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Mr. Eric Illsley (Barnsley, Central) (Lab): I welcome the proposal for neighbourhood policing teams. As my right hon. Friend knows, they have been successful in the Barnsley area. He may also know that in South Yorkshire we have a problem with the communication centre, which I understand is based in his constituency. Will he do what he can to improve the situation? Will he ensure that it is not repeated elsewhere when he introduces minimum standards for call handling?

Mr. Blunkett: I entirely take the point. Thankfully the centre is in the constituency of my right hon. Friend the Member for Sheffield, Central (Mr. Caborn), but I think we have all suffered as a result of the tremendous hiccup that occurred when the new facility was brought into play. Despite the best intentions, there has been a major problem. We must avoid a repetition of that as new technology is introduced throughout the country.

The point raises a wider issue—the need for expertise to be shared locally and regionally in regard to activity that has not been seen as a core police function in the past, and in which senior officers have no historic expertise. We must do that to ensure that people receive the service that they need, but above all to ensure that the police themselves are not frustrated by what lies between the public and their own role as enforcement agencies. They have been as angry and upset about what that means to them as the public have been about the service they have been receiving.

Mr. Henry Bellingham (North-West Norfolk) (Con): Is the Home Secretary aware that, as a result of his policies, the Norfolk constabulary is spending roughly half a million pounds on the diversity agenda? Does that make sense? Is it money well spent, especially in a county where ethnic minorities represent 1 per cent. of the population and where there have been no instances of police discrimination?

Mr. Blunkett: Yes, it does. Diversity takes many forms, and is intended to reflect the wider community, not just ethnicity. A vital synergy is involved in getting the reflection of the community right in the forces. We need diversity in terms of race, ethnicity, religion and gender; we also need to deliver services better to the local community. Of course that must be tailored to the community's specific needs, but to suggest that spending resources on improving diversity is a waste of money is
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to demonstrate that, regrettably, Conservative Members live way back in the past—and will remain there if they do not understand the difference between 21st-century Britain and the 18th-century Britain in which the Tory party was born.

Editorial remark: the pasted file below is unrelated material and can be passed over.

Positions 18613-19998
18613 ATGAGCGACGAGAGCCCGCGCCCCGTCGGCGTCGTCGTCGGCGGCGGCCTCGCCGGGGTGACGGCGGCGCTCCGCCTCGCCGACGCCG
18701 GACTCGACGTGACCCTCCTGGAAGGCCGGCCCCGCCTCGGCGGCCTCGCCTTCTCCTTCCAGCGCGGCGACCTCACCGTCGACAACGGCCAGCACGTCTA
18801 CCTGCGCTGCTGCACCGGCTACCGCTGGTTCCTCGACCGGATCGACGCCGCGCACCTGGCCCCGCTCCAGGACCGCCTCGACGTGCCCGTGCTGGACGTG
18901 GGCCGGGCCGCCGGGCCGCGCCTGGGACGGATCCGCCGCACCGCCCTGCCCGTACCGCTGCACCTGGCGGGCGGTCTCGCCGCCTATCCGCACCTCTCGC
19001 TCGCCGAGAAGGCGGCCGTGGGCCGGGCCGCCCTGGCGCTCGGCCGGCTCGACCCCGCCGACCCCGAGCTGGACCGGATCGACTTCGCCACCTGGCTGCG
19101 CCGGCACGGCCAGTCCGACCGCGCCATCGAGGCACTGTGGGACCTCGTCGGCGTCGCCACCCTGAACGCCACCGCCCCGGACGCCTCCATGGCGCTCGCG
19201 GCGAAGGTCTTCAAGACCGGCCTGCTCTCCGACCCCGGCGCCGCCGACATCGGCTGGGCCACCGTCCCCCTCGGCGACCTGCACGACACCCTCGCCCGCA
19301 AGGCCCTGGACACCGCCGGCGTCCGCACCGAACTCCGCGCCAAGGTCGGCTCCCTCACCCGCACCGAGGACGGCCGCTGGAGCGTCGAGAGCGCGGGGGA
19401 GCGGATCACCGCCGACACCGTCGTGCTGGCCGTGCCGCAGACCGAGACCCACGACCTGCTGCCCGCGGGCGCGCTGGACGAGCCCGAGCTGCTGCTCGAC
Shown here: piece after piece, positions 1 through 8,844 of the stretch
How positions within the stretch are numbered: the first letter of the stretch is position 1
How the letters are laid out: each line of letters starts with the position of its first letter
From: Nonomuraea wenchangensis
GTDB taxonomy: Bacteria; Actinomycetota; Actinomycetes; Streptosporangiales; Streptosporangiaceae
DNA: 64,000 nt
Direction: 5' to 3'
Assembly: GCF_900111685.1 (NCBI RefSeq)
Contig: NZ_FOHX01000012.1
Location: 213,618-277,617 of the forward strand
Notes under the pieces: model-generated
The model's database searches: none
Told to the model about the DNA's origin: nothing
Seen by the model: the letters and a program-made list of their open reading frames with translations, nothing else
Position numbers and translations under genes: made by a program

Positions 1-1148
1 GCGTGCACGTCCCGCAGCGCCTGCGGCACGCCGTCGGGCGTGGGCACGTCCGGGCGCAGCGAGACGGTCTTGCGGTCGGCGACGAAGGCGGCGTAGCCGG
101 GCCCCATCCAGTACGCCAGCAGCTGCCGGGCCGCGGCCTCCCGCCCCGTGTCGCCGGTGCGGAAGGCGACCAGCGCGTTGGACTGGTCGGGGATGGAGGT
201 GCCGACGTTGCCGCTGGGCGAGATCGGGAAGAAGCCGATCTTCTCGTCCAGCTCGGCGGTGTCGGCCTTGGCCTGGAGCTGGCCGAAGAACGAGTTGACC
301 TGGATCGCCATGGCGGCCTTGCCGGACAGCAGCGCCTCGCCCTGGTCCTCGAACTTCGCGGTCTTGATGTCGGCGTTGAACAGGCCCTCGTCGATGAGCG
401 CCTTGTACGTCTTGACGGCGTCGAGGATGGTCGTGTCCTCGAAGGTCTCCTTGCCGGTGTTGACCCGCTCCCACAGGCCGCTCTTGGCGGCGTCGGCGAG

Mrs. Anne Campbell (Cambridge) (Lab): I welcome the transformation that has taken place in community policing over the past few years, particularly in my constituency, where the police now use e-mail lists to keep residents informed of what is happening. But given his plan to increase local authorities' powers in regard to community safety, will my right hon. Friend advise those of us who must deal with Liberal-Democrat controlled authorities, Liberal Democrats who do not support the antisocial behaviour legislation and Liberal Democrat councillors who have stated publicly that they have no confidence in the police?

Mr. Blunkett: The new trigger powers mean power for local people. As in the case of ombudsman services, it will be necessary to use elected representatives as a filter. If people found that their local councillors were unable to co-operate with them in the improvement of service, they could of course turn to the ballot box to ensure that their future representatives did just that.

Mr. Patrick McLoughlin (West Derbyshire) (Con): Will the Home Secretary tell us what will be the budget of a national policing improvement agency?

Mr. Blunkett: The agency will drive best practice. It will bring together the National Centre for Policing Excellence and Centrex, the centre for training excellence. [Interruption.] It will bring together the relevant functions of the Police Information Technology Organisation, and will allow collaboration in slimming down the administration required to perform those functions while also focusing attention on improved service on the ground. Far from mumbling about it, the main Opposition should surely welcome that rationalisation, given that they are always going on about rationalising and cutting bureaucracy. Once we have taken that step, we might actually get some credit for it.